The Association between Antihypertensive Medication Use and Blood Pressure Is Influenced by Obesity

Jash S. Parikh, Arshdeep K. Randhawa, Sean Wharton, Heather Edgell, Jennifer L. Kuk
2018 Journal of Obesity  
Introduction. One in three US adults is living with obesity or hypertension, and more than 75% of hypertensive individuals are using antihypertensive medications. Therefore, it is important to examine blood pressure (BP) differences in populations that are using these medications with differing obesity status. Aim. We examined whether BP attained when using various antihypertensive medications varies amongst different body mass index (BMI) categories and whether antihypertensive medication use
more » ... ive medication use is associated with differences in other metabolic risk factors, independent of BMI. Methods. Adults with hypertension from the National Health and Nutrition Examination Survey (NHANES) from 1999 to 2014 were used (n=15,285). Linear regression analyses were used to examine the main effects and interaction between antihypertensive use and BMI. Results. In general, users of antihypertensive medications had lower BP than those not taking BP medications (NoBPMed) (P<0.05), whereby in women, the differences in systolic BP between angiotensin-converting-enzyme (ACE) inhibitor or angiotensin receptor blocker (ARB) users and NoBPMed were greater in those with obesity (ACE inhibitors: −14 ± 1 mmHg; ARB: −16 ± 1 mmHg) compared to normal weight individuals (ACE inhibitors: −9 ± 1 mmHg; ARB: −11 ± 1 mmHg) (P<0.05). Diastolic BP differences between women ARB users and NoBPMed were also greatest in obesity (−5 ± 1 mmHg) (P<0.05) whilst there were no differences in normal weight individuals (−1 ± 1 mmHg) (P>0.05). Furthermore, glucose levels and waist circumference in women were higher in those using ACE inhibitors compared to diuretics (P<0.05). Conclusion. ACE inhibitors and ARBs may be associated with more beneficial BP profiles in women with obesity, with no obesity-related BP differences for antihypertensive medication in men. However, there could be potential cardiometabolic effects for some antihypertensive medications that should be explored further.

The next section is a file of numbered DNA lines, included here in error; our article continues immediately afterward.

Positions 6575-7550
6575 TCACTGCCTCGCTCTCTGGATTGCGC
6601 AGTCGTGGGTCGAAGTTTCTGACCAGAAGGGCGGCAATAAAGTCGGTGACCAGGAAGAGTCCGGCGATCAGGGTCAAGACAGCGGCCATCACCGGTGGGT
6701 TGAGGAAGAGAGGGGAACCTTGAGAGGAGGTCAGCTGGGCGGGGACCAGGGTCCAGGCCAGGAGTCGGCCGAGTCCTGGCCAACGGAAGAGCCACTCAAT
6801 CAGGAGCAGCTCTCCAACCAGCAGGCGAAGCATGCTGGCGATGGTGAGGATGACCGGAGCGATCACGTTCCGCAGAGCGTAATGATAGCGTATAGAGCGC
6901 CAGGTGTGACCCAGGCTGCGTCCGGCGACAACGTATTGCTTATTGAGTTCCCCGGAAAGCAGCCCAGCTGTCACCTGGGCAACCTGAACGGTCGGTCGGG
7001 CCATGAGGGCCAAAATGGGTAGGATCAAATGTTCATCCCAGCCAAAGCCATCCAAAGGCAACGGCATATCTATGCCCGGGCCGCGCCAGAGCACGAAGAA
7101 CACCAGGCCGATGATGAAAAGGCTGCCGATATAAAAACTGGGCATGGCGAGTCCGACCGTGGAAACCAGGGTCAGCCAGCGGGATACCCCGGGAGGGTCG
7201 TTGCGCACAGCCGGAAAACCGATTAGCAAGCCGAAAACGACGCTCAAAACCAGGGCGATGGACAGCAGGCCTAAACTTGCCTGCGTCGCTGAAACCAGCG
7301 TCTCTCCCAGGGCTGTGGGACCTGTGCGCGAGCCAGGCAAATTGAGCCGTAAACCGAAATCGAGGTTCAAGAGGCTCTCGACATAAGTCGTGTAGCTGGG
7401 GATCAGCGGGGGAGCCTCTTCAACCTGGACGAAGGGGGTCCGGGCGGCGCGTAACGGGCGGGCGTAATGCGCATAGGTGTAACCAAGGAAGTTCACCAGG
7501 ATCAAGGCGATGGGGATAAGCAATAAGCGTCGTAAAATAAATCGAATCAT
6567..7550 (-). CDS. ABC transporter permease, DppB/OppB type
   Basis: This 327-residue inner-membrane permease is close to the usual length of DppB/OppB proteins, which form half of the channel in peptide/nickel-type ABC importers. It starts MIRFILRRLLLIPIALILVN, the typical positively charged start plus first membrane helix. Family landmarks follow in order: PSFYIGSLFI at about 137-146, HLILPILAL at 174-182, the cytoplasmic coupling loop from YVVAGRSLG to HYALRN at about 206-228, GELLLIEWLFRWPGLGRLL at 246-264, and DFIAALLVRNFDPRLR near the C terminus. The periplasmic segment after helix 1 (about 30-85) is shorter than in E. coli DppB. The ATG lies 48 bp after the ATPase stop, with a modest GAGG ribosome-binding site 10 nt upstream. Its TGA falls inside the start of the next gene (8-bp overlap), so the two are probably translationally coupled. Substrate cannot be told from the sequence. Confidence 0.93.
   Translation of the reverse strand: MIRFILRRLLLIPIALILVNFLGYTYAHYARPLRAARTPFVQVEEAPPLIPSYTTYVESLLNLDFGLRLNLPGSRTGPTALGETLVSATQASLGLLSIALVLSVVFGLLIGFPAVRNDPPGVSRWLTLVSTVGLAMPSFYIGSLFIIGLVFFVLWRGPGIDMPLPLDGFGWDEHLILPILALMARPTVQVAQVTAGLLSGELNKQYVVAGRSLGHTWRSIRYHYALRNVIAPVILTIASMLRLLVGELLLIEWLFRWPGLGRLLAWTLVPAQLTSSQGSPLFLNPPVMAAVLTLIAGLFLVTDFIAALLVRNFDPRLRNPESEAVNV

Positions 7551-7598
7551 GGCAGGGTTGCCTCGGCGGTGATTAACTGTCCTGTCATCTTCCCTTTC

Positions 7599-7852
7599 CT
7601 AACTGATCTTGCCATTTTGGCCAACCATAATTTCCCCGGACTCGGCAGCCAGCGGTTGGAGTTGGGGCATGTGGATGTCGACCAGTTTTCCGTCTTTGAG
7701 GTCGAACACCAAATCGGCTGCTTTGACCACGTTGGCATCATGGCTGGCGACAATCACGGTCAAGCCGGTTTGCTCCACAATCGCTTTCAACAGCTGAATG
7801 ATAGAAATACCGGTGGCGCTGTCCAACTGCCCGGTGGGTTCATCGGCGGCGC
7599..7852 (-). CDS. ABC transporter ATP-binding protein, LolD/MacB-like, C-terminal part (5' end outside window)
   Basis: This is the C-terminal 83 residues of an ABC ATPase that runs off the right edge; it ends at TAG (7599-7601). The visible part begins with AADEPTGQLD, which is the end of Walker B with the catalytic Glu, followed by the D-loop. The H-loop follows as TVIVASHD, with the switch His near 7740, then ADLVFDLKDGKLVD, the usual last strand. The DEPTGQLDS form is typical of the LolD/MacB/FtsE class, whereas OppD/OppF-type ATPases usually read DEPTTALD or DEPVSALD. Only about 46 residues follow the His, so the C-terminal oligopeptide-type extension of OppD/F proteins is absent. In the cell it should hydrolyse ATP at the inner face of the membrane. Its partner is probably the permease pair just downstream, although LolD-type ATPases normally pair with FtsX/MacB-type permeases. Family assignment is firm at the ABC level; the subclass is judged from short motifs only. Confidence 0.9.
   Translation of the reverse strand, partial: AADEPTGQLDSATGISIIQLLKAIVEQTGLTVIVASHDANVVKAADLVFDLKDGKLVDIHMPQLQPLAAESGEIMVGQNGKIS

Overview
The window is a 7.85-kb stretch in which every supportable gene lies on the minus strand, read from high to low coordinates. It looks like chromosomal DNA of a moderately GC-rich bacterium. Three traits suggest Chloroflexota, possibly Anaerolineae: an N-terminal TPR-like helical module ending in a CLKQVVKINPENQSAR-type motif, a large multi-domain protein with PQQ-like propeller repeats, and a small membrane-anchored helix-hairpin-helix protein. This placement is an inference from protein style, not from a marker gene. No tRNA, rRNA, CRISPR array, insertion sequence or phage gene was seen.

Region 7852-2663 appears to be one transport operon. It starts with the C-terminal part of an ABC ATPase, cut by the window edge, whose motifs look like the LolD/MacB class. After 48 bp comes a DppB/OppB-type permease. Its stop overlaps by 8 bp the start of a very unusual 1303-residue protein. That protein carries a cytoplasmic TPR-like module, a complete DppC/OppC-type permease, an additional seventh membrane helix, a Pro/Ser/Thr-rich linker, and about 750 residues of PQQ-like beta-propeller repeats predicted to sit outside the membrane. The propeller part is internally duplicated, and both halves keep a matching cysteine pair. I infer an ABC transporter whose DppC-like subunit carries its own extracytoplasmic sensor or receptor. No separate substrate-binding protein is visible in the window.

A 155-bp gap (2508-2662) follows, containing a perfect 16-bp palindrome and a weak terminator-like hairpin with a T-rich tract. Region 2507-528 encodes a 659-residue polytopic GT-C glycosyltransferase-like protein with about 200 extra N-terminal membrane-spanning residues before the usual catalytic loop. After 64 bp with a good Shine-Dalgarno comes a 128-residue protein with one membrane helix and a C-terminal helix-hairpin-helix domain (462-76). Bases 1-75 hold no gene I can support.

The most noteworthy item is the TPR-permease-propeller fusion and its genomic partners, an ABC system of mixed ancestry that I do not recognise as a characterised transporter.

doi:10.1155/2018/4573258 fatcat:sy2mxa55pbdjdie3y3hp2h6gga